New wind turbine will power Charleston Marine Life Center

Coos County’s first wind turbine is now up and running, and it’s the future power source of the university’s Charleston Marine Life Center.

The Oregon Institute of Marine Biology received a grant to fund the installation of the 10 kilowatt wind turbine. The grant proposal, written by the Office of Sustainability, was approved in December 2013 and the construction of the wind turbine was completed last December.

Steve Mital, director of the Office of Sustainability, said the office is always looking to increase the use of alternative, greener fuels to run campus buildings. Mital said although wind energy may vary day to day and factors such as building use may require more or less energy, the turbine should be able to power the marine life center, which is expected to open later this year.

“We had a study that showed what the expected annual total energy for the marine center would be and that roughly equals the total expected output from the wind turbine,” he said.  “Once you average it out over the course of a year, it should be roughly equal.”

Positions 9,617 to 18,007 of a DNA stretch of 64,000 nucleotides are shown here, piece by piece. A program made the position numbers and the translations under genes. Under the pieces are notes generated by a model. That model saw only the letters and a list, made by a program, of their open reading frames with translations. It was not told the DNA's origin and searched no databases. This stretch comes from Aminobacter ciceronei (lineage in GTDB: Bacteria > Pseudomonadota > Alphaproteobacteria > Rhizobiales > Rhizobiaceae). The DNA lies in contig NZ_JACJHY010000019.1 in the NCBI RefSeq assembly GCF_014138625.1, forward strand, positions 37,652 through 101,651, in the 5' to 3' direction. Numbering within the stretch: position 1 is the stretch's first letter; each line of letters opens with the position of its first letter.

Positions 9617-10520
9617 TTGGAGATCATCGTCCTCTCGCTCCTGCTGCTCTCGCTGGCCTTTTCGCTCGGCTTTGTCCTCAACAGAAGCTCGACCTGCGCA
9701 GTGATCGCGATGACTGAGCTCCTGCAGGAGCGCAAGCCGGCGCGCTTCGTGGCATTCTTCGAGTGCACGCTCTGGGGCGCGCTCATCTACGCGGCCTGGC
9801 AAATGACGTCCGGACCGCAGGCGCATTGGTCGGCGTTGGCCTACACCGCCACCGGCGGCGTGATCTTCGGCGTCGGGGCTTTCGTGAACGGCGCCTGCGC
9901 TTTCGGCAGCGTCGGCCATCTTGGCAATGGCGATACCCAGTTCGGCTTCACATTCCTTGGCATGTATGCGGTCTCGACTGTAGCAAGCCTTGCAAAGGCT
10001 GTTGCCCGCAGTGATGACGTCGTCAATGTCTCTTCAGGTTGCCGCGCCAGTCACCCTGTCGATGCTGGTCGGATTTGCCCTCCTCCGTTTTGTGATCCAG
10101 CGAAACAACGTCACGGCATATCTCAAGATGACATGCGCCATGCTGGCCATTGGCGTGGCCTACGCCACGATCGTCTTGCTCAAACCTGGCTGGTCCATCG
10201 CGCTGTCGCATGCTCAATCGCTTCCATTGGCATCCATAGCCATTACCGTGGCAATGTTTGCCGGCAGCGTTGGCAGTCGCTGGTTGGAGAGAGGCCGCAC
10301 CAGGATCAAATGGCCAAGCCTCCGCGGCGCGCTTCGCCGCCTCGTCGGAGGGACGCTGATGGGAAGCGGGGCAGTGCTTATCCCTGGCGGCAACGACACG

Craig Young, director of the Oregon Institute of Marine Biology told television station KVAL that the Oregon coast is a great wind source for the turbine. 

“The wind turns the turbine, and there’s a generator inside that sends DC electricity down into the building next door, and it ends up feeding into the grid,” Young said.

This is the UO’s first venture with wind energy and Mital said Coos County is a great resource: “Part of the goal of the project is to bring a real wind installation to Coos County, which has plenty of wind resource but has yet to be harnessed.”

Mital says the experience with wind energy could pave the way for future alternative energy endeavors, including more wind energy. 

“By bringing a (wind turbine) there, we go first on the permitting process so it makes it that much easier for whoever would go second, and whoever might be interested can come talk to us and ask us about our experience installing it or whether we like the particular manufacturer,” Mital said.”All the questions that anybody would want to ask before installing their own and taking that risk, they now have somebody to ask.”

―By Corinne Boyer, Public Affairs Communications intern